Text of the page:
Teenage risk factors for back pain 

Q: My 15 year old son complains of back aches. He’s grown a lot in the past year so my husband thinks our son’s back aches are growing pains, but I think the pains are from lack of exercise. What is your opinion?

A: Adolescent back pain is becoming more common in recent years. Sometimes the discomfort associated with growth spurts may be unavoidable. However, most cases of teenage back pain are preventable with lifestyle changes.

A study investigating the risk factors for adolescents to develop long-term back pain was recently published in the American Journal of Epidemiology (2001). Out of 502 adolescents who were studied over a one-year period, 17% reported having low back pain. This study explored various risk factors including major growth spurts (growing more than two inches in six months), poor flexibility, weak abdominal strength, exercise, work, mental health and smoking.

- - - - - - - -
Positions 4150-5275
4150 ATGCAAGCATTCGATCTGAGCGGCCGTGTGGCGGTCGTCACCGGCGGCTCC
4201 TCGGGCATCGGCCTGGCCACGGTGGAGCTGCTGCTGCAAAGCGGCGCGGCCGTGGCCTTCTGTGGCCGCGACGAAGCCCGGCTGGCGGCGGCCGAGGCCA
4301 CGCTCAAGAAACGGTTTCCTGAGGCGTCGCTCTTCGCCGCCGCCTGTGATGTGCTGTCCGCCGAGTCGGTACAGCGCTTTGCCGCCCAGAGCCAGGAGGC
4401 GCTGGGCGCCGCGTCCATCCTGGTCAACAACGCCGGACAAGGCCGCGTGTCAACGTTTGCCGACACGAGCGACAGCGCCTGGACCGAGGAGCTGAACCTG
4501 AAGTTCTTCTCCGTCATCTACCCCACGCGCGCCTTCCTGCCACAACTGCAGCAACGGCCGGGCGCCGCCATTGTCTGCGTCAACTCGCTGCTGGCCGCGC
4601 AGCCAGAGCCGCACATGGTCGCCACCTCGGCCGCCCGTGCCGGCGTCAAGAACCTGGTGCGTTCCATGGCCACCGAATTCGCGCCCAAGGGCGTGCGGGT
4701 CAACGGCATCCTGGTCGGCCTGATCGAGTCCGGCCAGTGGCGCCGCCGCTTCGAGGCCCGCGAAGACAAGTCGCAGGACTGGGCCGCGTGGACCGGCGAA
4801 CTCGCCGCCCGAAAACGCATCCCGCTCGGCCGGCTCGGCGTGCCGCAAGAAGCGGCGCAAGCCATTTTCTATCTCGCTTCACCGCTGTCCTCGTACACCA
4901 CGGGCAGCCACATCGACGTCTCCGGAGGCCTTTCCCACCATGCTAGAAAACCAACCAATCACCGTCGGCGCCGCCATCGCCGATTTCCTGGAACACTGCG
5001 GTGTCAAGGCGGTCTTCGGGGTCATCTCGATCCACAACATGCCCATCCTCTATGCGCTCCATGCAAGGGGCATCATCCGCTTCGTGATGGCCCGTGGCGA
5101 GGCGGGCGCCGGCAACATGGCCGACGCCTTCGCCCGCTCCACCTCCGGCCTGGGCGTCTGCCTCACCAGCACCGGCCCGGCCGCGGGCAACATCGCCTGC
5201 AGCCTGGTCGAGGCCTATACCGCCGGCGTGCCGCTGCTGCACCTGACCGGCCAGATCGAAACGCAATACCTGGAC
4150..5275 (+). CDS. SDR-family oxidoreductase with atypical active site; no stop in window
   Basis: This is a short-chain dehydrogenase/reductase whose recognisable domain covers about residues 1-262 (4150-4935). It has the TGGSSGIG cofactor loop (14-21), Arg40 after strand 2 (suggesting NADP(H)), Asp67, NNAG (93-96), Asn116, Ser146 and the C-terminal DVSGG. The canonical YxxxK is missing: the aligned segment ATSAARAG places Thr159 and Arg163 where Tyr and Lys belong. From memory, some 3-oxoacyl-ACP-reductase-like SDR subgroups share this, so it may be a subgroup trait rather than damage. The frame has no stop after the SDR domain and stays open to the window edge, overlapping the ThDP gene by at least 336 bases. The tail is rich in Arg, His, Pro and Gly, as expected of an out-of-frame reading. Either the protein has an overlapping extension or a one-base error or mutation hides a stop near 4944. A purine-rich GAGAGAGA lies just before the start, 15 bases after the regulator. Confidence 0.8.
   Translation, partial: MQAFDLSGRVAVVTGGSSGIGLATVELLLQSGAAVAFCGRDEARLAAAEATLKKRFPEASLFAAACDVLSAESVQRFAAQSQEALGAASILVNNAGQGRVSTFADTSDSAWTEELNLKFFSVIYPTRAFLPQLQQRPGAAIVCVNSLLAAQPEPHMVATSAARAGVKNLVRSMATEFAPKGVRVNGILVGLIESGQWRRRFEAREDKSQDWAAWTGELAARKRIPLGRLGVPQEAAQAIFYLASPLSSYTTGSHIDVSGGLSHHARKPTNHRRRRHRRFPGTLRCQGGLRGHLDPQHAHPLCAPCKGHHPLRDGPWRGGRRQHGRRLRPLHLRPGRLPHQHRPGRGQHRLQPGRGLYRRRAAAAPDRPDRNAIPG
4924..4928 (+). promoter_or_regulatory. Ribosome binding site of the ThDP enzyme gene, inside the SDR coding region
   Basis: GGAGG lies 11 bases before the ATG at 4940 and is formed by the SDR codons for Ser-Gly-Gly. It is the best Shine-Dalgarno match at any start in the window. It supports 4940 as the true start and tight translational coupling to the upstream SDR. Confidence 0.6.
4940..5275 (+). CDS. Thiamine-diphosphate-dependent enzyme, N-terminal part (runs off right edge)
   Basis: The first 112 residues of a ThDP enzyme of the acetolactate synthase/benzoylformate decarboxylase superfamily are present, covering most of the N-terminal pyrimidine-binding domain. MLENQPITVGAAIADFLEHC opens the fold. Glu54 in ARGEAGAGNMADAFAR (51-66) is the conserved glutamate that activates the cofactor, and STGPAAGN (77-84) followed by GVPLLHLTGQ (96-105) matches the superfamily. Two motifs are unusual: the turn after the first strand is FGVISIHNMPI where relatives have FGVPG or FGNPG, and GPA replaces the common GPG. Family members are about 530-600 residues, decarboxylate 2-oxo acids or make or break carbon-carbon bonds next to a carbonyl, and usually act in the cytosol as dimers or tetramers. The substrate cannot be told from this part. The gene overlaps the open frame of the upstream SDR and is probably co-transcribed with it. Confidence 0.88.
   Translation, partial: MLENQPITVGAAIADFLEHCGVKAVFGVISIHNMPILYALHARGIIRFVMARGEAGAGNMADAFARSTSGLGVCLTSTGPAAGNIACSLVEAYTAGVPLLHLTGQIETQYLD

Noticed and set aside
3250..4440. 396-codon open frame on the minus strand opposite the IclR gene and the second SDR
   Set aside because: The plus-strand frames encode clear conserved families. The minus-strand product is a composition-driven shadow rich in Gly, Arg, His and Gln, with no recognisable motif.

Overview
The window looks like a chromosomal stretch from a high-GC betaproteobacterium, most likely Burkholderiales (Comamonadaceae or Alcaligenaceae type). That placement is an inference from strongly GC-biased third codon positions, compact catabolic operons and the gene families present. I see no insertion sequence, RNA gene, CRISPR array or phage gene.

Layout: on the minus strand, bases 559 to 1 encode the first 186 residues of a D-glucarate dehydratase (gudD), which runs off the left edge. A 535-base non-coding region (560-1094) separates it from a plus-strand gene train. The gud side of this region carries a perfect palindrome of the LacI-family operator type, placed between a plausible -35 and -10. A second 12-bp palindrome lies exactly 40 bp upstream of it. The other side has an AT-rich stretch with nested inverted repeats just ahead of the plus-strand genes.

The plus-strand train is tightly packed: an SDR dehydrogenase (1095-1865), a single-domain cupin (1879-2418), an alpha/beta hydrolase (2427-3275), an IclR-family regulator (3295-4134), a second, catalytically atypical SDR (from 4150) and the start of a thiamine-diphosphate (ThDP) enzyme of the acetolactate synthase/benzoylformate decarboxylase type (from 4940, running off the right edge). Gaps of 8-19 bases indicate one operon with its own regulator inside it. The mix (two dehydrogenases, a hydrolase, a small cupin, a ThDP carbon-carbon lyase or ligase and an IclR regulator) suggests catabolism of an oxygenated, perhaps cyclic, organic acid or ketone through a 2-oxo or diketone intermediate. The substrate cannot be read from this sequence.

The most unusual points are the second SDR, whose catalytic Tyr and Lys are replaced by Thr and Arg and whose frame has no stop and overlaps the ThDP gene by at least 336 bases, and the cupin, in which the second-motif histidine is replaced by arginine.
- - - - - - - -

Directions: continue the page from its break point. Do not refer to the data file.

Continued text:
The study revealed that a major growth spurt was the most obvious risk factor, actually tripling the odds of developing pain. But perhaps, not surprisingly, the other main contributors to the development of back pain - smoking, inadequate exercise and poor leg muscle flexibility - are all preventable. Interestingly, smoking more than doubled a teen’s risk of developing chronic back pain.

Unfortunately, we can’t always force teenagers to abandon unhealthy habits, but we can educate them on the consequences and risks of their actions. Telling teens what to avoid such as smoking, and pressuring them to get some exercise isn’t enough. It is also our responsibility to teach them essentials of proper exercise technique and the value of regular exercise.